My blog post about buying a new laptop was so far the blog post with the most feedback I've got. My considerations regarding to openess and my hardware requirements seem to have hit a nerve.
In this blog post, I will tell you about my decision.
Since I got a great offer for a lenovo X260 without Windows operating system, I swallowed my privacy-pride and bought it. I got it with a German keyboard (unfortunately), no operating system (yeah!), standard battery capacity, 256 Gigabytes of SSD, intel i5 Skylake CPU, and 8 Gigabytes of RAM for clearly less than thousand Euro which is a great deal.
The hardware is very nice: great quality, nice keyboard, many connectors including three times USB 3.0, HDMI and mini-DisplayPort and a small form factor. The split battery (fifty percent removable, fifty percent built-in) is a great feature when you're planning to get at least a second battery: switching battery while the thing keeps running. The speaker sound is a bit disappointing though.
I installed Xubuntu 15.10 for now, planning to re-install from scratch with Xubuntu 16.04 LTS.
So far, my open issues are the not working card reader and the keyboard/mouse/trackpoint stop working when I close the lid (without going to sleep mode). Suspend to disk does not work either. Let's see how Xubuntu 16.04 is going to improve on those issues before I invest more time finding a solution for it.
Great resources for issues with this hardware: Forum u:book X260 (German) and archlinux.org where workarounds and solutions for the lid-issue and others are mentioned.
I got curious.
Reading that much about cheap Chromebooks that can be freed via off-the-shelf GNU/Linux and free or semi-free BIOS, I wanted to play around with it by myself.
So I bought a refurbished Toshiba Chromebook 2.
The hardware is really nice: really small, nice styling (hello Apple MacBook Air!), good finish/haptics, very good speakers underneath the keyboard, long battery life, USB 3.0, awesome (glossy) display, limited but quite good-to-type-on keyboard.
ChromeOS was as disappointing as I thought it would be: it's basically a Chrome web browser with the option to download some stuff. On the other side, I was very impressed how fast ChromeOS was booting including accessing the WiFi to start "working" in the cloud. Very limited possibilities to run local software, no tweaking the system to meet your requirements, and of course: no GNU/Emacs ;-)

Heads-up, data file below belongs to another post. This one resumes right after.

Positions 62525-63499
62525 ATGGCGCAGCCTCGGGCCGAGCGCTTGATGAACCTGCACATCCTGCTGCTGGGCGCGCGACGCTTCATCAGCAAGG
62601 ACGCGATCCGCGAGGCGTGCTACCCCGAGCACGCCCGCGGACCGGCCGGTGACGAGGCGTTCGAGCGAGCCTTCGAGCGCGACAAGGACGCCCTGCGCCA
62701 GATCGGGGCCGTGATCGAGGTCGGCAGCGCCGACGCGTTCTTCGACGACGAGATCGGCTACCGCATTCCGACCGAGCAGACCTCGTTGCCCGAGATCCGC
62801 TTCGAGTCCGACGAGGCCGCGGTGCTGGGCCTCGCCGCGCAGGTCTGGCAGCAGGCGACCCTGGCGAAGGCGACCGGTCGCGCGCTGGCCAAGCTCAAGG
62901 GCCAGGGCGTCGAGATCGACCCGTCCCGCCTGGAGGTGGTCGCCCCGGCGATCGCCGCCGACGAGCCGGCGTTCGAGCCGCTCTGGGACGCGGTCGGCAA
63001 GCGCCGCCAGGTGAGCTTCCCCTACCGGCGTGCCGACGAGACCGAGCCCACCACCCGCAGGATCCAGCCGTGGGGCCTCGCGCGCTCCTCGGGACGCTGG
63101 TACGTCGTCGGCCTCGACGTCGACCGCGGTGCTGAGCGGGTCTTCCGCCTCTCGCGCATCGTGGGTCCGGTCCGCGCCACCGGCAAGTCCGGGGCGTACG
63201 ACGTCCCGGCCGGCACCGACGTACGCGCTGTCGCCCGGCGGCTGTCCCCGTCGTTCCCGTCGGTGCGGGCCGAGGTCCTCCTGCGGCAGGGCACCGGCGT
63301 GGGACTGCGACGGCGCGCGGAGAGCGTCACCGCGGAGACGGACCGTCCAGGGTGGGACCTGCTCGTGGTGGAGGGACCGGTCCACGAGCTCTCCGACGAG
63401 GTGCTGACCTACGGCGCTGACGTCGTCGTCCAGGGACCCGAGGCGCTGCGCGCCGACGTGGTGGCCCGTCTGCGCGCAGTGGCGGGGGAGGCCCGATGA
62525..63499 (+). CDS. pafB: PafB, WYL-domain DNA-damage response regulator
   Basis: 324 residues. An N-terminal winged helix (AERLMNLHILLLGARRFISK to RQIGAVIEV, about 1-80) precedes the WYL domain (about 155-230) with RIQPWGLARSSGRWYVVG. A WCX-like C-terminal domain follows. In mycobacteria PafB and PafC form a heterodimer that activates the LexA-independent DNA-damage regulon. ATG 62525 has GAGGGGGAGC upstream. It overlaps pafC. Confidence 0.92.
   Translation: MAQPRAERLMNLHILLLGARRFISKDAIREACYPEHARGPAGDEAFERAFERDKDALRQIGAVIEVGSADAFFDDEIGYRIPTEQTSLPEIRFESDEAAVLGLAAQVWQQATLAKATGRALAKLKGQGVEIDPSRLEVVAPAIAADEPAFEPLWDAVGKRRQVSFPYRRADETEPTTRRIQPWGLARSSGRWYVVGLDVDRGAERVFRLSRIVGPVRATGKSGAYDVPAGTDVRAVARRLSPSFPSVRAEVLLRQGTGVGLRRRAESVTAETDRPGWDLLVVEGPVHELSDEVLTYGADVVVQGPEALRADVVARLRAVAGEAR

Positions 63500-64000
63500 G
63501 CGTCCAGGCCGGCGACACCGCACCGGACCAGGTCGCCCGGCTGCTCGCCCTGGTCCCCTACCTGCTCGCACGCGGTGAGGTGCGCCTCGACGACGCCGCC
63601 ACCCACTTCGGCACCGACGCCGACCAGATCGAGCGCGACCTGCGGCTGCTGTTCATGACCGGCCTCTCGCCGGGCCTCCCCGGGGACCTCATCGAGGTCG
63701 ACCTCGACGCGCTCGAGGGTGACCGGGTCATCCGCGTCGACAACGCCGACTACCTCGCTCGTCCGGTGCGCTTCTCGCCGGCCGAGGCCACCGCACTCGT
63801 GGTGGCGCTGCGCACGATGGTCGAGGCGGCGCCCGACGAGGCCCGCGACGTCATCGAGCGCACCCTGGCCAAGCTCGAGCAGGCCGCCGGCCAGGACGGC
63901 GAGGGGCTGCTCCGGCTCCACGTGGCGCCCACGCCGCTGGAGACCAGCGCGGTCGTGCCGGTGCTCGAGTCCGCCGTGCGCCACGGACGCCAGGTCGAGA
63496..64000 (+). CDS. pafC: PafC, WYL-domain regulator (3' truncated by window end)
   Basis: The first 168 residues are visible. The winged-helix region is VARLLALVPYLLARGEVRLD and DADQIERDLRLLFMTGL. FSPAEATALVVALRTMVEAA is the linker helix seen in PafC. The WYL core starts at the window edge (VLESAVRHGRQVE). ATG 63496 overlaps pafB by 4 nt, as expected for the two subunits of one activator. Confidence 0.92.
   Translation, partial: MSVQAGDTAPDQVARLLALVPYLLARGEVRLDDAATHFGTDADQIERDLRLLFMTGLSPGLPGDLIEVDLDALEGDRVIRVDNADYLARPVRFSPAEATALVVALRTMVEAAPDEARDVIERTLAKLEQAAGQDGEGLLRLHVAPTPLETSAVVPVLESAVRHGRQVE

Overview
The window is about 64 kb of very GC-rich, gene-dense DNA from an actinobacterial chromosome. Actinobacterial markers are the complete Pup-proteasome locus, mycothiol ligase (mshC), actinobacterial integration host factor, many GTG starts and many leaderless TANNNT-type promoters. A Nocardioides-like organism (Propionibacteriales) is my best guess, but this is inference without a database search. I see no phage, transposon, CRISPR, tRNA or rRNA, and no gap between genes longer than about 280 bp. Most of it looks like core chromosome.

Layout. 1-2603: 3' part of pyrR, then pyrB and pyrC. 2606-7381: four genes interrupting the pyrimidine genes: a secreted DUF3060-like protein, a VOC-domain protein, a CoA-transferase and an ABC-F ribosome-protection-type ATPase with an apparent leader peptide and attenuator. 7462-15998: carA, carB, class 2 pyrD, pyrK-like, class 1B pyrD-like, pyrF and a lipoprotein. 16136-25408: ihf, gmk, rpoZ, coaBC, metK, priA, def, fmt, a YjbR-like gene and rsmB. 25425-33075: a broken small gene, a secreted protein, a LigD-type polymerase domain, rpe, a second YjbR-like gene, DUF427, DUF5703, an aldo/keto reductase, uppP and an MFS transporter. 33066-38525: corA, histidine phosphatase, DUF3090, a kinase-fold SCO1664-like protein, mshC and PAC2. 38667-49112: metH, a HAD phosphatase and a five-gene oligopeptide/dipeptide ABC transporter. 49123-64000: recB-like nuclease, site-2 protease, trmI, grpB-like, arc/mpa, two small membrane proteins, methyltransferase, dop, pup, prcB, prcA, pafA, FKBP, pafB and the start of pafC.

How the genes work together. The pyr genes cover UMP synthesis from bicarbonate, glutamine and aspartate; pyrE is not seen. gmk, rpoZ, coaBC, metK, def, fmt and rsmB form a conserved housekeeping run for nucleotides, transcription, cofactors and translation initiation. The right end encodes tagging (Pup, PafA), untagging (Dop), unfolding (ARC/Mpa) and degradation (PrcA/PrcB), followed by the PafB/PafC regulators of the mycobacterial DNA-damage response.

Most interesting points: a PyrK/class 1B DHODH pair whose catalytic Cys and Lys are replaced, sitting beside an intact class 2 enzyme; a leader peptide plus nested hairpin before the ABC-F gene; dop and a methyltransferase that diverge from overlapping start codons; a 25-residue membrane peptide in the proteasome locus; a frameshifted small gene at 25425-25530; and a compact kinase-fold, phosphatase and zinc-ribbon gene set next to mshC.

Freeing the neat device was OK following decent howtos.
Bad luck with coreboot: there is only a custom firmware with a SeaBIOS payload as described here. However, that's "free" enough for now. At least there is no intel ME on-board.
Booting Xubuntu 15.10 resulted in a working life-system: everything seemed to work out-of-the-box, although I did not spend too much time here, before installing Xubuntu on the SSD. After the first boot to the newly installed system, the touchpad stopped working. There seems to be a driver issue with the kernel.
With my GNU/Emacs settings and Org-mode data, I was able to start working right away. Its limited CPU power takes its toll but working speed is at least acceptable. I love the crystal clear high-density display and the awesome sound. It's the perfect mobile movie watching device.
Being lightweight, with the (almost completely) free BIOS and GNU/Linux, the Chromebook is the perfect companion to community-events such as Linuxtage or events of the CCC.
All in all, the freed Chromebook is a great platform for the standard computer user, for parents or grand-parents, for simple office work, or being mobile.
However, I prefer using my X260 for everyday laptop work. I just need the extra power of the i5 cores, the non-glossy display, the "normal" keyboard, and the much bigger SSD.
I don't know, what I'm going to do with the Chromebook. Maybe I'm going to sell it, maybe my girlfriend gets it when her old HP surrenders completely.
One last thing: since I had to set-up four notebooks within a short period of time, I invested some effort to a semi-automatically set-up procedure using Emacs Org-mode and Babel with remote shell execution similar to Ansible Playbooks. This way, I was able to get a decent base configuration which is very quick and easy to re-apply on arbitrary GNU/Linux systems. Stay tuned ...